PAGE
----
Pregnancy Dreams About Bleeding & What Exactly They Mean

For me, dreaming during pregnancy was like riding a nocturnal rollercoaster. The pace was fast, the colors vivid, and sometimes I dreaded falling asleep at night, because it gets exhausting to be constantly visiting the Land of Oz. Intense, unforgettable dreams are a popular conversation topic on the moms-to-be forums like What To Expect, where many women report pregnancy dreams about bleeding. If red is the primary color in your nocturnal fantasies, know that it's a common symbol that you're feeling drained, and possibly, a reflection of your anxieties and fears.

"Dreaming of blood during pregnancy is not typically something to worry about, even though it is the last thing we want to see in real life, especially during the first trimester," explains Lauri Loewenberg, dream interpretation expert and author of the book Dream On It: Unlock Your Dreams, Change Your Life, in an email interview with Romper. "It is important to keep in mind that our dreams will often reflect what is going on with our bodies during pregnancy. Women produce almost 50 percent more blood while pregnant, so don't be surprised when you see it in your dreams."

In dreams, blood generally symbolizes energy flow, says Loewenberg, and when you see blood in a dream — yours, or someone else's — it could signify that someone or something in your life is draining you of vital energy. In pregnancy, she notes, dreaming of blood probably indicates that you're letting yourself become physically exhausted and rundown. Loewenberg suggests taking such a dream as a warning, and relaxing whenever and however you can. (For me, pregnancy naps are the key, even if you have to take them in your car.) Remember, your baby needs you to stay healthy and happy in order to grow.

In the early weeks of pregnancy, a dream about blood is understandably frightening — especially if you've suffered a miscarriage before. In fact, Loewenberg says that you're more likely to dream about disaster, including child loss or car crashes, if you've struggled with miscarriage or infertility before. But don't worry, she says. It's likely that your dream is simply a reflection of waking fears. The good news is that the very act of dreaming might actually help relieve those fears, acting as a kind of "pressure valve." Know that "as your pregnancy progresses, and you are feeling more confident about carrying your baby to term, these dreams will taper off," she says.

But are dreams really meaningful during pregnancy, or are they primarily an expression, as American Pregnancy Association noted, of hormonal changes and REM sleep disruption? For Loewenberg, and indeed, for dream interpreters since the days of Sigmund Freud, a dream is a reflection of your inner state of being, and it has a lot to say. "Think of your dreams as an honest commentary from your wise, built-in guru (your dreaming mind) on how you are doing physically and emotionally," Loewenberg says. "The more fun and pleasant the dreams, the better your emotional balance during the pregnancy." When dreams are disturbing, however, they might be clueing you into excessive stress, anger, or anxiety — negative emotions that are important to rein in while you're carrying a baby.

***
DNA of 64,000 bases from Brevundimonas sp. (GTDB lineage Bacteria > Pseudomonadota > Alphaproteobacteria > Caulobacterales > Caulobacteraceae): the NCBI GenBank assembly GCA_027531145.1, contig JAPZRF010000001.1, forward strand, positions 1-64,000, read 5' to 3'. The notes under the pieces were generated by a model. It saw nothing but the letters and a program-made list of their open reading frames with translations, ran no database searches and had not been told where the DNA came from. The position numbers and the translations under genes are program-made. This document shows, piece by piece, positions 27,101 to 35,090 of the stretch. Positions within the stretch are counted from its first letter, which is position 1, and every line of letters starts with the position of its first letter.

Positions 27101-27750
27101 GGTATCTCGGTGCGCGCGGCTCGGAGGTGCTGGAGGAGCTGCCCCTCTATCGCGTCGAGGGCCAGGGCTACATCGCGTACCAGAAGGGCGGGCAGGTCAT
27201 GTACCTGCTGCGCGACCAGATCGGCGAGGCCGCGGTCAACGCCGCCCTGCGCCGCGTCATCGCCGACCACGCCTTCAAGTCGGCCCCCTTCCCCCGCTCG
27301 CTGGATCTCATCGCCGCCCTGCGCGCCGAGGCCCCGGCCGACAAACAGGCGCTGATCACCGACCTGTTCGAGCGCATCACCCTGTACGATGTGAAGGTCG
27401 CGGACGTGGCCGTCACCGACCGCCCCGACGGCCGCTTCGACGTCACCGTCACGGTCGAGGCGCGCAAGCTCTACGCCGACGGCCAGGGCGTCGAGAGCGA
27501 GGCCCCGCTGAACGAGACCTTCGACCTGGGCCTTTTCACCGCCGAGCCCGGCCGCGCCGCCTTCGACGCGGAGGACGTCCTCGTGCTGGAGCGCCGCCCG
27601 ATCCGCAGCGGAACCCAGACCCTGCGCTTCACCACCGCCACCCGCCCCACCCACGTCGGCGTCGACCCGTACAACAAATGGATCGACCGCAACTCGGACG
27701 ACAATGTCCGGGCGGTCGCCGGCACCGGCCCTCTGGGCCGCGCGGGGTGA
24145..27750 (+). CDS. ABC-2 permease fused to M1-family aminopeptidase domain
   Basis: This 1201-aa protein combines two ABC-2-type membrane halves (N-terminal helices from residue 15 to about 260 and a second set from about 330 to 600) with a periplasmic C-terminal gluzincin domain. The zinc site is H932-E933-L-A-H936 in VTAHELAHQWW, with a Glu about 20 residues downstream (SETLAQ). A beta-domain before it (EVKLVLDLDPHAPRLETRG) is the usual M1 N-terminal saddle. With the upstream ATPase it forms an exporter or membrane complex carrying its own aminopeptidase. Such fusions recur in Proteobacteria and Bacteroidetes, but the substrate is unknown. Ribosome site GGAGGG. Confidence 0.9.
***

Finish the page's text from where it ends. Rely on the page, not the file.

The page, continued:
True story: in my third trimester, I became irrationally angry at my partner, largely because I was a whale on partial bedrest, and he wasn't. For weeks, I felt agitated and couldn't sleep. When I finally identified my unpleasant feelings as anger, I slept better, and we were able to work on our relationship in a thoughtful, loving way — instead of, you know, my sulking around the house slamming doors. (One big fix I recommend to one and all: I was done doing dishes until the baby came. Done. With. It.) Whenever you need to understand surprising or tricky emotions, look to your sleep, and your dreams.

"Any time you get an upsetting or scary dream — whether pregnant or not — you must ask yourself what is most difficult in your life right now," says Loewenberg. A dream can be a wake-up call, a plain-spoken clue amidst the psychological turmoil of pregnancy. In fact, Loewenberg recommends that every mom-to-be keeps a dream journal during pregnancy — and dads-to-be, too. You're both going to have some "humdingers" during these next months, she says. So why not share the insights you have with each other, while you wait for a great change to arrive?

Check out Romper's new video series, Bearing The Motherload, where disagreeing parents from different sides of an issue sit down with a mediator and talk about how to support (and not judge) each other’s parenting perspectives. New episodes air Mondays on Facebook.